Decoding the Various Aspects of India’s Onion Export Ban

Decoding the Various Aspects of India’s Onion Export Ban


Three months after the Narendra Modi led government pulled out the archaic Essential Commodities Act of 1955 to impose a stock limit and movement restrictions on food grains, edible oil seeds, potatoes, onions, and other essential commodities only applicable in extreme conditions like natural calamity or war, the government issued a notice on Monday, that is, 14th September, to prohibit the export of all varieties of onion except those cut, sliced, or in powder form. The ban includes Bangalore rose onions and Krishnapuram onions. These varieties of onions were free for export till now.
 
The Indian onion export scenario has always been in a good shape, with Bangladesh, Malaysia, the UAE, and Sri Lanka being the largest importers of Indian onions. India exported USD 198 million worth of onions in the April-June period of FY20 and USD 440 million in the entire period of 2019-20.

Cause of the Ban
 
Mainly, there are three triggers for the ban:
 

  • Shortage of onions in the domestic market, due to which the country saw a steady increase in the onion prices in the wholesale market. The middle class was most affected by this hike in the onion prices, and the urban onion market was clearly disturbed. The average price of the kitchen staple in Lasalgaon’s wholesale market between March and September rose by almost 100%. In retail markets, the current price trend of onion is Rs. 35-40 per kg as against Rs. 25-30 per kg in June. This hike triggered the concern of the government severely, and the Modi government decided to impose the export ban as soon as possible.
  • The second reason can be found in the numbers of Consumer Food Price Index (CFPI) released by the Ministry of Statistics and Program Implementation (MoSPI) on Monday. The measure gave us a clear picture of inflation, which was 6.69%, a tad bit lesser than the 6.73% of last month. This was well above the RBI’s target of 6%. At the policy level, the high CFPI was again one of the main concerns for the government, which led to the ban on onion export.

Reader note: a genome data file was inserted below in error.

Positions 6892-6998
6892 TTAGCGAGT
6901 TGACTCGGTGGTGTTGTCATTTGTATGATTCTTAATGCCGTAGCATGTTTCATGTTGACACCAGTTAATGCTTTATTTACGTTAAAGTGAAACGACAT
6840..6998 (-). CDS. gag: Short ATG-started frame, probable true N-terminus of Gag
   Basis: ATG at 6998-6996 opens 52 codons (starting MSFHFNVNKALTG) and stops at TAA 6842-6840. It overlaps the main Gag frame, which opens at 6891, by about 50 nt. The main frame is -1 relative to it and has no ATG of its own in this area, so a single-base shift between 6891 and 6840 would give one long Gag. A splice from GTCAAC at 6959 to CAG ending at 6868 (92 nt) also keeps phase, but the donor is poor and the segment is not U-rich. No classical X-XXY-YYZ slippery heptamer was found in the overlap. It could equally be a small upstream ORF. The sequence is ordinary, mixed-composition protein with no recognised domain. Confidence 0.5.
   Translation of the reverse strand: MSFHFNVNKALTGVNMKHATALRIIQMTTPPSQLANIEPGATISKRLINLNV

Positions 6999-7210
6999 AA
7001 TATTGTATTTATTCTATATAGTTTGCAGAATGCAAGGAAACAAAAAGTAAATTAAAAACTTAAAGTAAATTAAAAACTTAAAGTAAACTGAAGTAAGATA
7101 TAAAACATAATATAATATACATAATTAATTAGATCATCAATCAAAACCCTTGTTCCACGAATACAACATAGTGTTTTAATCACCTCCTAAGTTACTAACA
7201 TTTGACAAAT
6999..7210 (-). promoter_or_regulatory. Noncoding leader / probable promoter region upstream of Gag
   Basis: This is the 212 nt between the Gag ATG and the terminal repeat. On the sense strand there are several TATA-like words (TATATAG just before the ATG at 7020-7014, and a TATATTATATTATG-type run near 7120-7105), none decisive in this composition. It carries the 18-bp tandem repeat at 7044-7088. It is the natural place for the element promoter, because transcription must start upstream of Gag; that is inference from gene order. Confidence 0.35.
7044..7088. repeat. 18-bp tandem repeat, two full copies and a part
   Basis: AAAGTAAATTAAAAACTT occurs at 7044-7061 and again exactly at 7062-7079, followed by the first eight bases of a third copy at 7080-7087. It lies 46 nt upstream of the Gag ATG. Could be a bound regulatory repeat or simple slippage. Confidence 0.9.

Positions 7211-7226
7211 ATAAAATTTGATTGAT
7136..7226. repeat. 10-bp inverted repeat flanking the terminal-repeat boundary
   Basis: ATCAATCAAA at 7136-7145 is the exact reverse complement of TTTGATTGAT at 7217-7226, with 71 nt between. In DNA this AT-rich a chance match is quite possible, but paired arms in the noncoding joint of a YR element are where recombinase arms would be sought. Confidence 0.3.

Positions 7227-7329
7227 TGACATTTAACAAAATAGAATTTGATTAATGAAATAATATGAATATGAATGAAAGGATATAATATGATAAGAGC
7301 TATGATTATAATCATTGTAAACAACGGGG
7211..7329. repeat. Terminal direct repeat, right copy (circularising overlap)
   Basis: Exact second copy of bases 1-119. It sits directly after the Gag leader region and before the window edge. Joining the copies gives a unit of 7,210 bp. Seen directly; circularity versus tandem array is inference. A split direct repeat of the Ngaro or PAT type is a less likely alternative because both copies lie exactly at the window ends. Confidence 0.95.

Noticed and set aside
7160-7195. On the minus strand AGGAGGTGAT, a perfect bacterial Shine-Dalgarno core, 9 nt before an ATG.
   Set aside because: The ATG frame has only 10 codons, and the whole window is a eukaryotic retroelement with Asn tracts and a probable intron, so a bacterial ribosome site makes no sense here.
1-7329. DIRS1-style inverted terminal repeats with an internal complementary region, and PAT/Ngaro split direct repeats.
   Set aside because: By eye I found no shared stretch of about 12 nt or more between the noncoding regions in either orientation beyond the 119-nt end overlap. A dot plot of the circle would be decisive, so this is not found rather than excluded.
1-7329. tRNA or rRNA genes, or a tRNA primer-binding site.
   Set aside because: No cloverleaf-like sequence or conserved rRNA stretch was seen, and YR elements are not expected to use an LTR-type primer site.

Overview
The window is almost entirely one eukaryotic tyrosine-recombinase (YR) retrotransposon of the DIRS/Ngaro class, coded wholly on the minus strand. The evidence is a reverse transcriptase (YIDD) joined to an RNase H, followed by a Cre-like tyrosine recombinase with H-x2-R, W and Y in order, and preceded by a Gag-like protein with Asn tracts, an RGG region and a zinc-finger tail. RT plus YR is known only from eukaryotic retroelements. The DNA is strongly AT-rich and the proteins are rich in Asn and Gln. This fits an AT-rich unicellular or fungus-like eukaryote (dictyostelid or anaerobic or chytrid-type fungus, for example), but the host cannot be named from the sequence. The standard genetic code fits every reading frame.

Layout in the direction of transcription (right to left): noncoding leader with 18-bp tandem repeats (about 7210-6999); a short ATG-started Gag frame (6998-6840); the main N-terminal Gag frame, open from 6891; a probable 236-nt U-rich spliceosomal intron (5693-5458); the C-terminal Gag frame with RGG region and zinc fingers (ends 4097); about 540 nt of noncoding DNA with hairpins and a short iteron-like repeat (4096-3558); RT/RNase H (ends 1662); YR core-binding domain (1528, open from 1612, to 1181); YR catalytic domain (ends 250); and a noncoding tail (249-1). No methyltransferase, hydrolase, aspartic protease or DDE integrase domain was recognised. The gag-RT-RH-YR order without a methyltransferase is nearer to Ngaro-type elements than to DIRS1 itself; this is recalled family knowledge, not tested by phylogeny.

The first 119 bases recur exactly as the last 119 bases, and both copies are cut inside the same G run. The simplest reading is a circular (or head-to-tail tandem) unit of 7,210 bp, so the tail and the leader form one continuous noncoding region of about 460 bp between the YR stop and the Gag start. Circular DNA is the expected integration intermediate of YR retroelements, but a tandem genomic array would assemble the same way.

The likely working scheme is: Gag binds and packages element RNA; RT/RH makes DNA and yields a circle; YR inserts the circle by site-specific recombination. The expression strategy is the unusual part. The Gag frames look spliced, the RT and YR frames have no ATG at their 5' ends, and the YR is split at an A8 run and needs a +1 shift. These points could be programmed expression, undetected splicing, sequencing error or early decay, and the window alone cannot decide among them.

• Costlier onions in the wholesale market because of the heavy rains which lashed out in August and washed-out market-ready crops in regions like Karnataka, which were all set to hit the markets in September. Apart from this, the heavy rains created a turmoil and spoiled the crops in Madhya Pradesh, Gujarat, and some parts of Maharashtra. As this havoc wrecked the domestic onion market, the demand for Indian onion in the international market was increasing at a rapid pace. Therefore, the rains caused an imbalance in the supply-demand chain. 

Consequences of the Ban

A sharp decline in the prices of onion in the domestic markets is expected once the markets are open for trade on Tuesday. This is a direct fallout of the export ban. However, the traders expect a price rise in a week or two. The demand is expected to upsurge once the Dussehra festival starts.
  
The Political Angle
 
There is a political angle or electoral aspect pertaining to the export ban, which has led to the protest that is scheduled to be held since Tuesday. The protest will be carried out by Shetkari Sanghtana, which is a farmer’s union started by legendary all India farmer’s leader, Sharad Joshi. The farmer’s union has called the move of government as “double standard”, as the decision of government came out just after it decided to amend the Essential Commodities Act. 

Another aspect of the export ban, which cannot be neglected, is the growing concern of the rising prices of onion at the time when Bihar elections are getting close. Bihar elections are scheduled to be held later this year, and if the kitchen staple is costlier than usual, then the government may lose the elections along with the trust of 1.3 billion Indians.